BackTrack4 SD Card with Asus Eee PC

I’ve been watching Hak5 since it hit Revision3 last year, and I’ve generally enjoyed the show. Recently, host Darren Kitchen talked about creating a persistent Backtrack boot-able flash device. Since I’d be using this with my EeePC (or another laptop), I decided that the idea of running an OS off a thumb drive for any period of time was scary, so I decided to go the SD Card route.

Unfortunately, Revision 3 doesn’t provide good show notes for how this was done, Hak5.org is down, and Backtrack’s own page on a persistent USB drive is completely empty. The provided content is taken almost verbatim from Darren’s presentation on the linked video above, and I’ll embed the video after the instructions. I just felt that a write-up would be convenient.

  1. Download the Backtrack4 ISO
  2. Set up bootable media with Backtrack, either burn a CD, or a thumb drive using unetbootin
  3. Boot BT4, put your SD Card in your computer and find out what device it mounted as. Enter dmesg | grep hd.\|sd. at the command prompt, the bottom entries will likely be the correct ones. On my system, it was /dev/sdc so that’s what I use.
  4. Run parted /dev/sdc (I vary from Darren on this)
  5. Type print at the command prompt, odds are you’ll have 1 partition. Delete all the numbered partitions with the rm command.
  6. Create the first filesystem with mkpartfs primary fat32 0 2.5GB This will create a two and a half gigabyte, fat32 partition as your main data store.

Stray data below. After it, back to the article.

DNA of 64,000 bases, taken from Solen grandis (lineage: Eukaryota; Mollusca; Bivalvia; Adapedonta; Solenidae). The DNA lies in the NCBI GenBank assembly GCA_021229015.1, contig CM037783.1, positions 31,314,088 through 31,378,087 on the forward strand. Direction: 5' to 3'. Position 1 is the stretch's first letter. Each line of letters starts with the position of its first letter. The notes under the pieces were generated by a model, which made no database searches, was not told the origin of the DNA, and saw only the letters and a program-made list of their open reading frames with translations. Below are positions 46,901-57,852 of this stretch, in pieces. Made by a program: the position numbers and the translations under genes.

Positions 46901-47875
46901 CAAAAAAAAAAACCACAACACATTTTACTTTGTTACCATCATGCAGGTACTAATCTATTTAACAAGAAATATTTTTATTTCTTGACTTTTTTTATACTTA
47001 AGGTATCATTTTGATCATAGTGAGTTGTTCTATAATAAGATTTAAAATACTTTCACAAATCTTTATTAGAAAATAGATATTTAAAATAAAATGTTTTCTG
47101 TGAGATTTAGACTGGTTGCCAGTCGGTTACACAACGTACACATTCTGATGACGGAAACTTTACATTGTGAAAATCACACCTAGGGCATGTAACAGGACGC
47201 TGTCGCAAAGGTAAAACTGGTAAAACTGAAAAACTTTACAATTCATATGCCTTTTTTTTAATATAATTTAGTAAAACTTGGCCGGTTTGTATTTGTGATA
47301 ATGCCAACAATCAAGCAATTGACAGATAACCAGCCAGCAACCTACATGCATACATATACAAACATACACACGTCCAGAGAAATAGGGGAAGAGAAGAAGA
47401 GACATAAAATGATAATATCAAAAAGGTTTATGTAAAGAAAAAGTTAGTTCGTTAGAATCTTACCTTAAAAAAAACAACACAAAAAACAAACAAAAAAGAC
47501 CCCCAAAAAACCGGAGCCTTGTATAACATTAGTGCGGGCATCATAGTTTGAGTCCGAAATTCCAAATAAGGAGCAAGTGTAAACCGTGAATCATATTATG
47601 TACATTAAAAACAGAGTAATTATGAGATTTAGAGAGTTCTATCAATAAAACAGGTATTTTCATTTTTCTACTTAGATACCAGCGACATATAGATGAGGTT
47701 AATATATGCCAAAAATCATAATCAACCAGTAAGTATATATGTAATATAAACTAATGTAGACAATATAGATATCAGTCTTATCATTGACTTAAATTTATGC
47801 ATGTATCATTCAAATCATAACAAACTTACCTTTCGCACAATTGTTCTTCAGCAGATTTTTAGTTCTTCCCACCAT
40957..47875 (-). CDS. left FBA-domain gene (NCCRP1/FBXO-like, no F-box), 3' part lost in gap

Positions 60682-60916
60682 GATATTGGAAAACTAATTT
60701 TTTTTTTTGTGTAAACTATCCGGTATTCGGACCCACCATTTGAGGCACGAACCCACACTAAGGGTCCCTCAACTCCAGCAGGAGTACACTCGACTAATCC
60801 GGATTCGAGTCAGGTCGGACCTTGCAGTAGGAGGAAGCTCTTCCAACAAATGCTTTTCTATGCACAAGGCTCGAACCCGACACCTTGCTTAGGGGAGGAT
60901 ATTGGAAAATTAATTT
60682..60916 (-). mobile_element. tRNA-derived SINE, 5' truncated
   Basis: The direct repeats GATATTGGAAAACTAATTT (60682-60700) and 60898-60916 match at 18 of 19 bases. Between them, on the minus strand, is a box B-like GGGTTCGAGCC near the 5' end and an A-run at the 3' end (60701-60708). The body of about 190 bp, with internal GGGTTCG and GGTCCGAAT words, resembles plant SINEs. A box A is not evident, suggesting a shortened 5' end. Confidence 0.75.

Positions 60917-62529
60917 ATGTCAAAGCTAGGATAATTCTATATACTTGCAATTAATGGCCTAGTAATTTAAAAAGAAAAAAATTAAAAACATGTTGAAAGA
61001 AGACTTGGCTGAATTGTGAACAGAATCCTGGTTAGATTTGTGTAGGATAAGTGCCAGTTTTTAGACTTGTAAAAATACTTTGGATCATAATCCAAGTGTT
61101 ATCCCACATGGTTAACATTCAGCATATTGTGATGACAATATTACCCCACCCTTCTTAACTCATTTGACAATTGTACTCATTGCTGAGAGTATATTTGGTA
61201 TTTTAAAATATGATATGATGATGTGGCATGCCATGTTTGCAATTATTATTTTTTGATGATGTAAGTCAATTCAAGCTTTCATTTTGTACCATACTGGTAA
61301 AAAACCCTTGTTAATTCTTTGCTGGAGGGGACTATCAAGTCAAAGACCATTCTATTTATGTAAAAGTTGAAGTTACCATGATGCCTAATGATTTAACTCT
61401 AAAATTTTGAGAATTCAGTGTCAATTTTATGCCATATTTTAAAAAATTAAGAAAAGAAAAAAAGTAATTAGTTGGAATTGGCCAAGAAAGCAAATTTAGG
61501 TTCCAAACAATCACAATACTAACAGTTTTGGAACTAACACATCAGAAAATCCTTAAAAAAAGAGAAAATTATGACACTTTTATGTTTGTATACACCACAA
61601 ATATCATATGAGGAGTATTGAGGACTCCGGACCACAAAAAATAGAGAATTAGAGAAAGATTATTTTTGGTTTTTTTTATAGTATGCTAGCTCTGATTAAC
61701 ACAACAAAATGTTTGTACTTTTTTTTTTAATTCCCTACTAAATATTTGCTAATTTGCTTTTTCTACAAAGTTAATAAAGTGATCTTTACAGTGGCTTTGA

7. Make Partition 1 bootable with set 1 boot on
  8. Create Partition 2 with mkpart primary ext3 2.5GB 100%. This will fill the rest of the device with a empty partition. I used an 8GB drive, but the 100% will fill the rest of the drive.
  9. Exit parted with quit
  10. Run mkfs.ext3 -b 4096 -L casper-rw /dev/sdc to create the persistent area on the storage.
  11. Run mkdir /mnt/sdc1
  12. Run mount /dev/sdc1 /mnt/sdc1 to mount the first partition you created.
  13. Run rsync -r /media/cdrom0/ /mnt/sdc1 to copy all the files from the boot media to the boot partition. This will take some time.
  14. Rum grub-install --no-floppy --root-directory=/dev/sdc1 /dev/sdc to install grub on your sd card.
  15. Edit /mnt/sdc1/boot/grub/menu.lst in your favorite editor
  16. Change the line ‘default 0’ to ‘default 4’ to load in persistent mode by default.
  17. To the end of the kernel line for the Persistent Live CD option, add ‘vga=0x317’
  18. Shutdown and reboot.

EeePC Notes:

  1. My EeePC is an original 8G, meaning that it’s running a Celeron M, not an Atom, and it has the smaller (6”) screen.
  2. To select your boot device from the Eee PC Menu, hit the ESC key when the system starts to boot (these things boot fast, so hit it quick) and choose the ‘USB2.0CardReader’ option to boot from SD. If you’re booting from a thumbdrive and your thumbdrive has a U3 partition, odds are you’ll want the first one on the list. If it refuses to boot it, reboot and try the other.
  3. The system is currently booting into a text console for me, not the GUI. If I want the GUI, I can just type ‘startx’ and it comes right up. I’m trying to solve this issue, and when I do, I’ll update this post.